SLIFSGARD, T. 1851-1929
Posted By: Tammy (email)
Date: 5/5/2015 at 19:11:42
First User Of Cream Separator Dies At Dike
T. Slifsgard Brought First Cream Separator To America In 1862
Was Grundy County's Pioneer Dairy Promoter
He Was a Continuous Resident of Grundy County For Sixty Years
T. Slifsgaard, the man who brought the first cream separator to the United States, died at his home in Dike last Thursday night. He had been a sufferer several months from cancer.
Mr. Slifsgard was born in Denmark, 78 years ago. He came to this country sixty years ago and began farming at that time in Fairfield township. He remained a resident of Fairfield township until he moved to Dike sixteen years ago.
Mr. Slifsgard brought his faith in the dairy cow with him from Denmark. Sixty years ago farmers in this county kept a few cows as a sideline. Dairying as an industry at the time had not been born here. Mr. Slifsgard began to develop it through talking dairying and practicing it. His neighbors gradually awakened to the value of good producing cows on their farms and the dairy herds grew from year to year. In 1882 Mr. Slifsgard founded the creamery at Fredsville and to add to it as a trading center he established a general store that for years maintained a wide patronage and was the meeting place for the entire countryside for miles around. He retained his ownership and management of this store until twenty years ago when it burned down and was not rebuilt. The Fredsville creamery gained a statewide reputation. It was a model cream factory during its prime and it had much to do with the fast development of the dairy industry in northeast Grundy. Mr. Slifsgard was instrumental in establishing five different creameries all of which had their --unreadable-- in the communities surrounding them.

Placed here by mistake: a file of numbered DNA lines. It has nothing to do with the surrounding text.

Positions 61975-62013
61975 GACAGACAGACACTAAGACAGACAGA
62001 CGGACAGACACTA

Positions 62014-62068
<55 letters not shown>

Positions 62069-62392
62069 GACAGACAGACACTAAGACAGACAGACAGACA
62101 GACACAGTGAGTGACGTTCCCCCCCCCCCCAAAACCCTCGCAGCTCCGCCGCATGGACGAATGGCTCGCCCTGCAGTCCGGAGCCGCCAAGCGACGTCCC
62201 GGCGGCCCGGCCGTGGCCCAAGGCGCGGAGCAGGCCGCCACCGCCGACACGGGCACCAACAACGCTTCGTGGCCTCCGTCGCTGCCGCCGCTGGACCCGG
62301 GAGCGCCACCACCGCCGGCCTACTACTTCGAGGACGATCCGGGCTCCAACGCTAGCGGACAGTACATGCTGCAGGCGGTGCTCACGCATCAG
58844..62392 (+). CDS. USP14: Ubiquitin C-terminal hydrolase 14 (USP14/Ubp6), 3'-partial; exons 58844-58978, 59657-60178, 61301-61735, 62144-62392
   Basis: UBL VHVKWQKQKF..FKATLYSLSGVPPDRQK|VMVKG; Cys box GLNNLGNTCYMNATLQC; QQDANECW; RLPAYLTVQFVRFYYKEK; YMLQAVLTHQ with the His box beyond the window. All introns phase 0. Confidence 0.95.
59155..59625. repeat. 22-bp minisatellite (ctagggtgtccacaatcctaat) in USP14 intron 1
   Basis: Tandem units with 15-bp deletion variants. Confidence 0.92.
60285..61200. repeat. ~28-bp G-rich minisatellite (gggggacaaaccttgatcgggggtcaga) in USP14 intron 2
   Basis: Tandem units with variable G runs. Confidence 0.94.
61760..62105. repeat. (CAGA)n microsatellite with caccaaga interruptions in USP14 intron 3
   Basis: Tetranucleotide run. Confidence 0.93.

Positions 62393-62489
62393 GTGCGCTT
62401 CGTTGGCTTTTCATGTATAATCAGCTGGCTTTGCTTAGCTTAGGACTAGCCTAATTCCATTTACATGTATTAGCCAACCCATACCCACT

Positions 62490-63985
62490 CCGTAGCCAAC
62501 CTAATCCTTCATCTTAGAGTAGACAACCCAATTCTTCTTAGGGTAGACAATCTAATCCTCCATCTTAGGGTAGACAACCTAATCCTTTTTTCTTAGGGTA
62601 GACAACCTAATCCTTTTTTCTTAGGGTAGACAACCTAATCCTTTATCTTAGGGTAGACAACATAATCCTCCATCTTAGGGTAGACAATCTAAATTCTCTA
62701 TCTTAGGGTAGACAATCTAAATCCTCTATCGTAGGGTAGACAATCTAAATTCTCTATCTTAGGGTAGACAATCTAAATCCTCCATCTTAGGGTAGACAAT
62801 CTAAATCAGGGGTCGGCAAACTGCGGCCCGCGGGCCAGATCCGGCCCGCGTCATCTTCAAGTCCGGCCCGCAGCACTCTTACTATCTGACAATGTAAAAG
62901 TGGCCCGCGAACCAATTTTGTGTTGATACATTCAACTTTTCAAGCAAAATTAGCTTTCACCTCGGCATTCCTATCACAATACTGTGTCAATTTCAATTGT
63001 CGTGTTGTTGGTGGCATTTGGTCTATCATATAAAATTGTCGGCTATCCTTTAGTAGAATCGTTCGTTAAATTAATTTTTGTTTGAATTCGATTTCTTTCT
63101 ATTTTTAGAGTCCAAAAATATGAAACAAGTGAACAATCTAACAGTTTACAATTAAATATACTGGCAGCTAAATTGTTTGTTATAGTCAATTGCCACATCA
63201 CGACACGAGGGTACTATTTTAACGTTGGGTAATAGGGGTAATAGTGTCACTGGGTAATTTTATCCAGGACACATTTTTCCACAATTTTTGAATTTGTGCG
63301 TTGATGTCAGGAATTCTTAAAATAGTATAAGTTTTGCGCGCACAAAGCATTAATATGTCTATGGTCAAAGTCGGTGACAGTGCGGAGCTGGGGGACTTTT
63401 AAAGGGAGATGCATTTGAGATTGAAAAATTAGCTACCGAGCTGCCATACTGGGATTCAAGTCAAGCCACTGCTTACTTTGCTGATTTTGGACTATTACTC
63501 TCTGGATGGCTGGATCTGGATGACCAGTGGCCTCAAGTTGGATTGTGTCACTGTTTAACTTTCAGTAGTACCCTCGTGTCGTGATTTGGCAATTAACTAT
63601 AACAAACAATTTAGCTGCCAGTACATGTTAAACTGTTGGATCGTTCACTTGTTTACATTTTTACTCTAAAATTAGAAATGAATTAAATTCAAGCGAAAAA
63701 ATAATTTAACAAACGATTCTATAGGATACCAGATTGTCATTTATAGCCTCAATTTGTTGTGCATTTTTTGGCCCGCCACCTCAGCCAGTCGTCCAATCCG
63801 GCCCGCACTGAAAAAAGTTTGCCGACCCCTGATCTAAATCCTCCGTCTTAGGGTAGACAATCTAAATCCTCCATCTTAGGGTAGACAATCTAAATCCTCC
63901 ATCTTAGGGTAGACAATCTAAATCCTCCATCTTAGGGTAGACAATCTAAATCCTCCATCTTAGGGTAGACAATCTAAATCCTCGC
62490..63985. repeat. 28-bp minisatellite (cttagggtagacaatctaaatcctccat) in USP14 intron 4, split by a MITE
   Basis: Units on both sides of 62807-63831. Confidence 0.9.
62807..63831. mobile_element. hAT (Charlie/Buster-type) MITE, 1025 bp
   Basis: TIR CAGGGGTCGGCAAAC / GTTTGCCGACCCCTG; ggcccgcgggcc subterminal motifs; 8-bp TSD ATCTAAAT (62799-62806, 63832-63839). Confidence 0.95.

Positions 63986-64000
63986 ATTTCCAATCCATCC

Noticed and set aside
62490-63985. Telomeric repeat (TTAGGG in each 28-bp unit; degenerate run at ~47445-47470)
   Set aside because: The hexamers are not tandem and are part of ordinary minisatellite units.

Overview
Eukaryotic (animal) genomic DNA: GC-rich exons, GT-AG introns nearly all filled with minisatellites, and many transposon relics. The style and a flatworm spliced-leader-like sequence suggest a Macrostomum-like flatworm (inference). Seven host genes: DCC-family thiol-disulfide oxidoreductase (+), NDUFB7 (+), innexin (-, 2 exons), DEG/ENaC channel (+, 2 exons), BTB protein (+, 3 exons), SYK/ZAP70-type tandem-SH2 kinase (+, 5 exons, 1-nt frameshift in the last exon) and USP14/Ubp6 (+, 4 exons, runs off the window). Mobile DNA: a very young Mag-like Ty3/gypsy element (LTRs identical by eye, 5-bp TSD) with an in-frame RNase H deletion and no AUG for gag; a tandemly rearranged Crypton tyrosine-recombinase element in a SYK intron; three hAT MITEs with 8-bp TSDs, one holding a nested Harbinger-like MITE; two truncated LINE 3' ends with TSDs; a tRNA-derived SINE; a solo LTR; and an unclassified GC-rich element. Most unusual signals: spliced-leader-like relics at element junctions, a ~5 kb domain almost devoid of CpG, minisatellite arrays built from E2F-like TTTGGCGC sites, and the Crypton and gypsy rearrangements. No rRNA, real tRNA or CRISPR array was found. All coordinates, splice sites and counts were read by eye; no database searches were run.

Cream separators were first made and used in Denmark. Mr. Slifsgard's father came over from the old country in 1882 and he induced him to bring the parts of a cream separator with him. When the father arrived at the customs house in New York the officials rated the dismantled separator as iron and they fixed a duty of $93 on it. If it had been brought across as a completed machine it would not have been admitted into the country. The parts were brought to Grundy county by Mr. Slifsgard's father, they were put together and the first machine to separate cream from milk in this country was set up and put to work on the Slifsgard farm in Fairfield township. Later the patent was bought from the Danish Separator Company and the machines were built for the first time in America.
Mr. Slifsgard had extensive land holdings in Grundy county, in Canada and in Louisiana. These holdings were disposed of during the years of his retirement.
Funeral services were held at the church at Fredsville Monday with the local pastor, Rev. Stockholm, in charge. No funeral ever before held at this church had so large an attendance.
The surviving relatives are the wife, three sons, Anton of Cedar Falls, Jeppe of Waterloo, and Hans, who lives in Louisiana. The two daughters are Mrs. George Boysen and Mrs. P. A. Johnson, of Dike.
--The Grundy Register (Grundy Center, Iowa), 21 November 1929, pg 1
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